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The program will a series of numbers generated between the lower and higher boundaries
decided by the user
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The program will store the numbers generated in an array
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The program will output the highest, lowest, average and total of the series of numbers
Features of BYOB
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Use BYOB! – latest version of BYOB, shld be familiar for Scratch-ers
May need 2 (3?) paths
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New to Scratch
Experienced Scratch-ers
Experienced BYOB-ers
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Introduction
Three sections – separated by breaks and/or other theory sessions
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Environment
Flow of control
Variables
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Inc parameters
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Lists
Procedures/functions
Data Structures
Following on …. Can then Illustrate examples from e.g. Python or VBA
4) Traditional approach to Hello
World with a twist
1) Take a traditional languages like VBA – add in some objects – images, command
buttons labels.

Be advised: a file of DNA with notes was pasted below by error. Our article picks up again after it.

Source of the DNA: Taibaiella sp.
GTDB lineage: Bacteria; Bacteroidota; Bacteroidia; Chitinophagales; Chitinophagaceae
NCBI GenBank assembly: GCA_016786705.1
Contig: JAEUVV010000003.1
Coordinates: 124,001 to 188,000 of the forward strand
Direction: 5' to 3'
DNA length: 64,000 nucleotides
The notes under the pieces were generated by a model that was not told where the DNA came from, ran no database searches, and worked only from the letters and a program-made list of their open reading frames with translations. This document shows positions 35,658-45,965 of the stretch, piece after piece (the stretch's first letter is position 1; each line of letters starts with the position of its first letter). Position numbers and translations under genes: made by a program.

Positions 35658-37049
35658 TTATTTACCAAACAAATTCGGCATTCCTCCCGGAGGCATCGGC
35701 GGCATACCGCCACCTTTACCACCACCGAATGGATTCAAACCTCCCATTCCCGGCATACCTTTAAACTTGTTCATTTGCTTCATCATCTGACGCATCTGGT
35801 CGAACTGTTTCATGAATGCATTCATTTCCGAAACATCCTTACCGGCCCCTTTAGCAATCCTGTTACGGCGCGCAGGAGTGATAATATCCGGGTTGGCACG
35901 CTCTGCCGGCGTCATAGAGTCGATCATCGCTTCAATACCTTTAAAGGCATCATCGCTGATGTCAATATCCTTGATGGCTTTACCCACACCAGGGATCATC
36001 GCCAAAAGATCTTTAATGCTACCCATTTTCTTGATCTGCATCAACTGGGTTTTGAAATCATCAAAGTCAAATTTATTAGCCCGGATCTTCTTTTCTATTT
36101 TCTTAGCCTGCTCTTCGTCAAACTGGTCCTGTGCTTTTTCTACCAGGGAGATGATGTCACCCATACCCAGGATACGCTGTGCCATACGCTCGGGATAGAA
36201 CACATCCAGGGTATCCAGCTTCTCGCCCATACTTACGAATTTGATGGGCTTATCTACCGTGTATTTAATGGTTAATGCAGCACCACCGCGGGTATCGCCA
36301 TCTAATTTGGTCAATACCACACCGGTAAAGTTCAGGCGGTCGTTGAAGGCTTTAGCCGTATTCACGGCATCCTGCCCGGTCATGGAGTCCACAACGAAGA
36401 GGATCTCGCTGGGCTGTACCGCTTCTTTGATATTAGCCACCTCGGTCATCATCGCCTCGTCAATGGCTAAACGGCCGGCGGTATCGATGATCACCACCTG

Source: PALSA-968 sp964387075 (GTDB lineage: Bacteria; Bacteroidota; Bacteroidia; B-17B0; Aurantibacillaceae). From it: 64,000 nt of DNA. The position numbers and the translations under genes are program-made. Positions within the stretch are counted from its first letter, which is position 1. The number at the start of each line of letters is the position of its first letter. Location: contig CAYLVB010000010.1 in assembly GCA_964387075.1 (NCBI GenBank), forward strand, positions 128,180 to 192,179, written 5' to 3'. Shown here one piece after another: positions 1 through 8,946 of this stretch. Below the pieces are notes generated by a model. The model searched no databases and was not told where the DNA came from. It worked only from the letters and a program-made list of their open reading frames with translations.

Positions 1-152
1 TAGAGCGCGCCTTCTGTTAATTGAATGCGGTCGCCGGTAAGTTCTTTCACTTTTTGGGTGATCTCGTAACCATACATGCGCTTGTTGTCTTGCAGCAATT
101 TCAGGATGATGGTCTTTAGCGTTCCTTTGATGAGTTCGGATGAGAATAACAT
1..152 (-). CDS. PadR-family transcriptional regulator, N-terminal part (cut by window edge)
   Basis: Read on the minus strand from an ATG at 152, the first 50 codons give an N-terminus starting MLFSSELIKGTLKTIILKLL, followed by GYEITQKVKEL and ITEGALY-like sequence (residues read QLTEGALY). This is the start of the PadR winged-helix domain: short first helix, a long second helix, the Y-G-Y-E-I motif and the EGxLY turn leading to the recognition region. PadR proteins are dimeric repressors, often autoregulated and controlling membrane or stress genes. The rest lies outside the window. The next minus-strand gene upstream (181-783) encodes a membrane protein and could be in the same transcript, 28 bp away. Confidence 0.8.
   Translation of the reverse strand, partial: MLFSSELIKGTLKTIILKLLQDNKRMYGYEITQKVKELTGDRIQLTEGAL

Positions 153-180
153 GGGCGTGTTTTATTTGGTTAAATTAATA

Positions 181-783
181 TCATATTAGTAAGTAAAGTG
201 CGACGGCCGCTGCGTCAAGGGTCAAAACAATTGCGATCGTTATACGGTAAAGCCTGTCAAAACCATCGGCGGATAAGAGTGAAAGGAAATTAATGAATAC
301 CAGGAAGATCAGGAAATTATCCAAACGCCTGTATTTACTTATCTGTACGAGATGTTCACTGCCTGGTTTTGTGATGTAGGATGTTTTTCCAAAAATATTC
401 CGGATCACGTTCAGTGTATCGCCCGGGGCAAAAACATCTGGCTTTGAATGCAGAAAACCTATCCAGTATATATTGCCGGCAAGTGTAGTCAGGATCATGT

2) Mix it with some properties that can be manipulated on the screen – size, position and
colour
Starter – talk about properties and
events – with a label caption for our
hello world
Extension Programming Activities


At GCSE Computing programming about logic. For the purposes of today we are going to
create a program used for teaching the main concepts
The program is going to

Allow the user to enter the number of numbers that they wish the program to generate

The numbers of numbers have to be greater than 0 but less or equal to a number decided
by the user

The program will a series of numbers generated between the lower and higher boundaries
decided by the user

The program will store the numbers generated in an array

The program will output the highest, lowest, average and total of the series of numbers
Features of BYOB



Use BYOB! – latest version of BYOB, shld be familiar for Scratch-ers
May need these paths



New to Scratch
Experienced Scratch-ers
Experienced BYOB-ers

Introduction
Three sections – separated by breaks and/or other theory sessions


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


Environment
Flow of control
Variables

Inc parameters
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Lists
Procedures/functions
Data Structures
Following on …. Can then Illustrate examples from e.g.. Greenfoot
(Java), or Python or VBA
Extension Programming Activities


At GCSE Computing programming about logic. For the purposes of today we are going to
create a program used for teaching the main concepts
The program is going to

Allow the user to enter the number of numbers that they wish the program to generate

The numbers of numbers have to be greater than 0 but less or equal to a number decided
by the user
